What does corn mean on TikTok? The trend has nothing to do with veggies

Is the corn emoji the new eggplant?

Grilled corn with spices and herbs on white background
(Image credit: Getty Images)

What does corn mean on TikTok? In typical social media fashion, this new trending term yields some unexpected results, none of which have to do with vegetables. (Are you surprised?)

Joining the ranks of the most unusual TikTok trends 2021 has gifted us, the corn phenomenon is a seemingly SFW way to approach a NSFW topic. And if there's one thing platform users love, it's a little deception. 

Remember the TikTok sundress challenge? Fashion lovers were anxious to dive in, but this viral event was actually about having sex in public places. No dresses—or any clothing, for that matter—required. Then there was the whole rubbing under your tongue TikTok trend that had nothing to do with oral hygiene. Heck, TikTokers are using lube as makeup primer. Anything goes!

So why exactly are people fascinated with the produce? Well, "corn" does rhyme with ...



What does corn mean on TikTok?

Forget the eggplant emoji. Corn is the new phallic symbol meant to indicate a conversation about porn. Considering the two rhyme, it's a way to mention the topic without the fear of being censored. 

While some might peruse the corn hashtag in search of steamy results, others are using #corn as a way in which to educate people about the adult entertainment industry. User @alisonreyx is attempting to destigmatize the work and even gives her 400,000+ followers many behind-the-scenes looks at what it takes to create a "corn". (No, there is nothing X-rated in the clip below.) 

@alisonreyx (opens in new tab)

##behindthescenes for @officialadulttime with ##monawales ##tylercruise ##production ##productionassistant

♬ All Too Well (10 Minute Version) (Taylor's Version) (From The Vault) - Taylor Swift (opens in new tab)

What do you think: is this just a way to find raunchy material, or is there a bigger meaning behind the trending term? Whether on social media or daily conversation, it does seem as though people are attempting to approach pornography from a new mindset. One new study in the Frontiers in Psychology is an example. 

According to findingswatching porn together isn't as bad as we might've been led to believe. Per the study, those who watch racy films with their S.O. experience higher relationship and sexual satisfaction than partners who do not. However, solitary porn consumption was negatively associated with a person's relationship and sexual satisfaction, only when the person's partner engaged in little or no pornography usage themselves.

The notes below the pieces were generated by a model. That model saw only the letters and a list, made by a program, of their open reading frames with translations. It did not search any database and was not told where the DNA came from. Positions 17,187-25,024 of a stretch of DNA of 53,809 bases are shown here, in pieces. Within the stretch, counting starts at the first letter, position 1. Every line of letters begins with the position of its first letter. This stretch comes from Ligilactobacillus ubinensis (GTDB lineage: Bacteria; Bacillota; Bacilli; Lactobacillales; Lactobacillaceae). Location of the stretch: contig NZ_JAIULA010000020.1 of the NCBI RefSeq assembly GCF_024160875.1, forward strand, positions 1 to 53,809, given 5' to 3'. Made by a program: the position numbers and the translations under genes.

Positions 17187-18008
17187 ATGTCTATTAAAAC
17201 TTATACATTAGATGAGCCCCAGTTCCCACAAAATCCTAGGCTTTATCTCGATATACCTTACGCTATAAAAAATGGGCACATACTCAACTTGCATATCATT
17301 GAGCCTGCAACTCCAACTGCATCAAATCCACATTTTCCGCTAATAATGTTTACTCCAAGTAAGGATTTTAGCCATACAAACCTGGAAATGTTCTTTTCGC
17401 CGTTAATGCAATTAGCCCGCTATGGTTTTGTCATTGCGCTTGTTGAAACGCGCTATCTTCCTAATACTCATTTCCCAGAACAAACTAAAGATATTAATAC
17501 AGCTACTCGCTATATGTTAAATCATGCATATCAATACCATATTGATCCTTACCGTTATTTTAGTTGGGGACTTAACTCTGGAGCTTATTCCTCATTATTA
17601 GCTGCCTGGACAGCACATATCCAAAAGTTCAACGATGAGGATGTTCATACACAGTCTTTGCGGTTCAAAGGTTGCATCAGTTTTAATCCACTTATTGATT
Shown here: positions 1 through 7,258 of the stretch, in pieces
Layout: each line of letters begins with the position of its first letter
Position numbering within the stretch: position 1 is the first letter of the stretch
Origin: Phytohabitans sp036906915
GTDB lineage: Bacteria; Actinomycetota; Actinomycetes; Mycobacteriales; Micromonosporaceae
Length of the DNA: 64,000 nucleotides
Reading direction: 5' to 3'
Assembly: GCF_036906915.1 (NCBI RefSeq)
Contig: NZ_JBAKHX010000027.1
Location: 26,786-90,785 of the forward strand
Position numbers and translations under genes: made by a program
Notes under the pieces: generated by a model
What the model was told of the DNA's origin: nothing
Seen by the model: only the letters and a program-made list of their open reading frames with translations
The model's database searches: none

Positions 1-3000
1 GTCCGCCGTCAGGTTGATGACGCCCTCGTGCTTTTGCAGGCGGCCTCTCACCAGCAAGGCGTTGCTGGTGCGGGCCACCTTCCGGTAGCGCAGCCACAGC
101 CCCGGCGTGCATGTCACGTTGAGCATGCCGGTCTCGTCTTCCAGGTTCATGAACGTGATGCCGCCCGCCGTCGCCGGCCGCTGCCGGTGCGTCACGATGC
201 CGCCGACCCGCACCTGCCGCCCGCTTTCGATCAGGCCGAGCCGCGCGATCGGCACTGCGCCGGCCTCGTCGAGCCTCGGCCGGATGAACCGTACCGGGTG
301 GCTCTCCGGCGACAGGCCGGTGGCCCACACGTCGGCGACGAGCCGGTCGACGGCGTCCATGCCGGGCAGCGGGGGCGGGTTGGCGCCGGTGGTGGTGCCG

Is social media going to be the go-to outlet to discuss taboo topics? Is it all just racy and X-rated? It all depends where you're searching and who you're following—your FYP will be the judge. 

Actual corn on TikTok

And for those who thought the were being treated to a few TikTok recipes or foodie hacks, don't sweat it. There is plenty of viral corn content—yes, actual corn. Look at @popcornshow6's page for some fun foodie clips that will make you rethink that bag of PopSecret. 

@popcornshow6 (opens in new tab)

#corn #snacks #popcorn #food

♬ original sound - Popcorn (opens in new tab)

If you'd prefer to stay away from corn entirely—the food kind or the NSFW kind—why not peruse viral TikTok items to add to your shopping cart? These ideas might help with your holiday wishlist!

Danielle is a writer for woman&home and My Imperfect Life, covering all-things news, lifestyle and entertainment. 


The heart of her time at Future has been devoted to My Imperfect Life, where she's been attuned to the cosmos and honed in on astrology coverage within the Life vertical. She's partial to writing pieces about the next big TV obsession—anyone else impatiently waiting for "Conversations with Friends"—and keeping you up to date on new trends like the latest must-have from Zara. 


Before her time at Future, Danielle was the editor of Time Out New York Kids and a news editor at Elite Daily. Her work has also appeared in Domino, Chowhound, amNewYork and Newsday, among other outlets. 


When Danielle is not working, you can usually find her reading a new book, coffee at hand, or attempting a new recipe. (Recommendations always welcome!)